Kubernetes Explained Simply: Cleaning Up After Yourself [Part 10]

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R&D at Stark & Wayne, finding software solutions to customer problems and changing them into executable best practices.

If there's one thing that Kubernetes makes easy, it's creating resources – pods, deployments, volumes – before long you'll have tons of them lying around.

Eventually, you'll want to tear some of them down, to free up CPU, disk, and RAM for your next wild experiment.

This happens to us all the time in our research clusters, and we've picked up a few tricks:

kubectl delete -f mad-science.yml

If you've been dutifully recording your resource definitions in a YAML file, and just kept 

kubectl apply
-ing it, you're in luck! The 
kubectl delete
command also understands the 
 flag, and will remove every resource defined.

→ kubectl apply -f shield.yml
# ... time passes ... → kubectl delete -f shield.yml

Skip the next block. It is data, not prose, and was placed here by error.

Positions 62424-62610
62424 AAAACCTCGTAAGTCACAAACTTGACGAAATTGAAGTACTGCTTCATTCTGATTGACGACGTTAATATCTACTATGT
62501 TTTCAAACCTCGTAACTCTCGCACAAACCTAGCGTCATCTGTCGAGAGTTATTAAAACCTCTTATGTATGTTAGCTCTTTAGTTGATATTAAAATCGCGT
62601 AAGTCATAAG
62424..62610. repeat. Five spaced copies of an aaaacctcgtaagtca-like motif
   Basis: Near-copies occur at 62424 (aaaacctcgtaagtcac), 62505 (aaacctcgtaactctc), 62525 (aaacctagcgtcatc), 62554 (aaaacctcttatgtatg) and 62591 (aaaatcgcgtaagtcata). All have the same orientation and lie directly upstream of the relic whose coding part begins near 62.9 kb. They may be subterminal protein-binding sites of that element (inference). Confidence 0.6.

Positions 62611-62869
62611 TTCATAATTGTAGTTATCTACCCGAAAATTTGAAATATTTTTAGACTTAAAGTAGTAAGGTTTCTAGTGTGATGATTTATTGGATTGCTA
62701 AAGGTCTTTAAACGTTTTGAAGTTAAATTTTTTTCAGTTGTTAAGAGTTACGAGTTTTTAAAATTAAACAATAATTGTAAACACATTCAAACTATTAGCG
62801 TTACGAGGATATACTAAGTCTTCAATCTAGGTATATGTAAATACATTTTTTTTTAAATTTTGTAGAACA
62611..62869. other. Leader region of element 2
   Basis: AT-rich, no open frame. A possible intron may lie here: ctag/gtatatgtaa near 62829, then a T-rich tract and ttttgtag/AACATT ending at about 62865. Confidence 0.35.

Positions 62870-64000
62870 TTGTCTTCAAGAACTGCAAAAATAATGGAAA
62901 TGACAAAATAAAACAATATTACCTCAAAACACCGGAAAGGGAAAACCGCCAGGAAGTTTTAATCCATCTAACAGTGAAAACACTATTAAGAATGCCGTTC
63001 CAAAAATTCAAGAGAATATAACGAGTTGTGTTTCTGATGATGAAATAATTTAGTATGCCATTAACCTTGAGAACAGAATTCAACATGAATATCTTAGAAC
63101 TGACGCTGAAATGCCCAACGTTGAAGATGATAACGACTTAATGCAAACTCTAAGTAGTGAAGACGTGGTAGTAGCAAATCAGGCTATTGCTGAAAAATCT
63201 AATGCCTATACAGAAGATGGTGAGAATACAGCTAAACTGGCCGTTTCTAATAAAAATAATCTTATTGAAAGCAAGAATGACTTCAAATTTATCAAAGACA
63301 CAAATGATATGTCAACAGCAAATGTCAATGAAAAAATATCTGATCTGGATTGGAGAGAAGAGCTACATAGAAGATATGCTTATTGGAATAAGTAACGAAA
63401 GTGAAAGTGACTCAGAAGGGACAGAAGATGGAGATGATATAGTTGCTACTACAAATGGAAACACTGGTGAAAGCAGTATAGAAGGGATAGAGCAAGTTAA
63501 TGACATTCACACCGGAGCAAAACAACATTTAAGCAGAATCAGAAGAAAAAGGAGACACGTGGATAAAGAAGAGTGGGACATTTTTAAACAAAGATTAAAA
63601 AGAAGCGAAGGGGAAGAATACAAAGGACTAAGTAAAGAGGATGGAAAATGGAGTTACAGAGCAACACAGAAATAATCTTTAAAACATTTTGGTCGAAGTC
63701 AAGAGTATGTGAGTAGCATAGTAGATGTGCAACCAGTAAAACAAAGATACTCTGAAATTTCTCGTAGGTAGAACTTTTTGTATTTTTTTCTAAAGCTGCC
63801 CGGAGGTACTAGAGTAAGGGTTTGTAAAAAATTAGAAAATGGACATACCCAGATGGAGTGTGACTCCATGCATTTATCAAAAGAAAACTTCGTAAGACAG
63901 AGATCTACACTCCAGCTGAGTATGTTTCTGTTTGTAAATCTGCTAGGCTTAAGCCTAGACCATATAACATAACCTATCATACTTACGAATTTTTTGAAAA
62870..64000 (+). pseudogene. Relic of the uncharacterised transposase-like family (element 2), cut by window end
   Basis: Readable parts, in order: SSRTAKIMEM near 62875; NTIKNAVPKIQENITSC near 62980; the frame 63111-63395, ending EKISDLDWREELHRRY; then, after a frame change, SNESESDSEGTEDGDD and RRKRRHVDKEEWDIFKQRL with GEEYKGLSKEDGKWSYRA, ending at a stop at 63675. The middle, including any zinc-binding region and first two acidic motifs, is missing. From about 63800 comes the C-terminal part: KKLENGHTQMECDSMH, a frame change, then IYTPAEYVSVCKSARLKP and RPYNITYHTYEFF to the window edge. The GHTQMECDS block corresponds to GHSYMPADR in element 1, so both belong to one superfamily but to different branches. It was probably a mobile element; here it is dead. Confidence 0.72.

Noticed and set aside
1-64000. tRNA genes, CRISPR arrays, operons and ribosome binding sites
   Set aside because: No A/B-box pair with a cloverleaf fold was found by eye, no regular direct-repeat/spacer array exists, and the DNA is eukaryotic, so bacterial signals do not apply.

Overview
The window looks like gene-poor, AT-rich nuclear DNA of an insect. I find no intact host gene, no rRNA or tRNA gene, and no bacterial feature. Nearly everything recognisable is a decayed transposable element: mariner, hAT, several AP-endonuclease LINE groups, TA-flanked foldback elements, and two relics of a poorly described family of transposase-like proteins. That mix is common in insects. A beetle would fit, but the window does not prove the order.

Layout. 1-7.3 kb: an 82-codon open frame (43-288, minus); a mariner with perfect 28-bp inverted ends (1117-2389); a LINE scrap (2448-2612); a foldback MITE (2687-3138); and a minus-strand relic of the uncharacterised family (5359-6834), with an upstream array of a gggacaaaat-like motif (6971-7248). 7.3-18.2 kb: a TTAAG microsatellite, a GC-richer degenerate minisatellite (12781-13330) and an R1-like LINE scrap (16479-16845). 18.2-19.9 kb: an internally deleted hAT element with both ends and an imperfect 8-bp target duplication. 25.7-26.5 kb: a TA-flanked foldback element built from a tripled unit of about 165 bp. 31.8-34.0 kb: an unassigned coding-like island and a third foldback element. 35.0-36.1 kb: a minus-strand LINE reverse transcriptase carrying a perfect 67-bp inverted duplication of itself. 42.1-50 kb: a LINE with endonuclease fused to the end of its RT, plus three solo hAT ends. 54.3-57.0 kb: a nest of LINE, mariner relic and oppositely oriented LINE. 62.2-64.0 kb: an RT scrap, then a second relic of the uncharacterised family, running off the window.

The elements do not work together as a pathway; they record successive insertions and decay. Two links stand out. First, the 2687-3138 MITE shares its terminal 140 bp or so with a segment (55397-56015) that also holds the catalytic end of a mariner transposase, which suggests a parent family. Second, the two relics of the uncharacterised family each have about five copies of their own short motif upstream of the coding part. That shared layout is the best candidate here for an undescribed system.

# clean as a whistle!

This also works if you keep your resources in their own files, inside of a single directory that you apply and delete:

kubectl apply -f experiment-42.d/
kubectl delete -f experiment-42.d/

Another trick we've gotten a ton of value out of is using namespaces. If you put each and every experiment, or logical group of resources together under a unique namespace, you can use Kubernetes resource dependency system to your advantage:

kubectl delete ns quantum-crypto-coin

All namespaces resources get deleted when you delete the owning namespace, which is a pretty handy way of tearing down things like pods, services, namespaces, etc. If you're not clear what is and is not namespaced, you can run the 

 command to find out:

kubectl api-resources --namespaced
kubectl api-resources --namespaced=false

Namespaces bring more value to the table than just cleanup, but being able to wipe an experiment or work-in-progress with minimal effort is a definite boon.

Also seen here.

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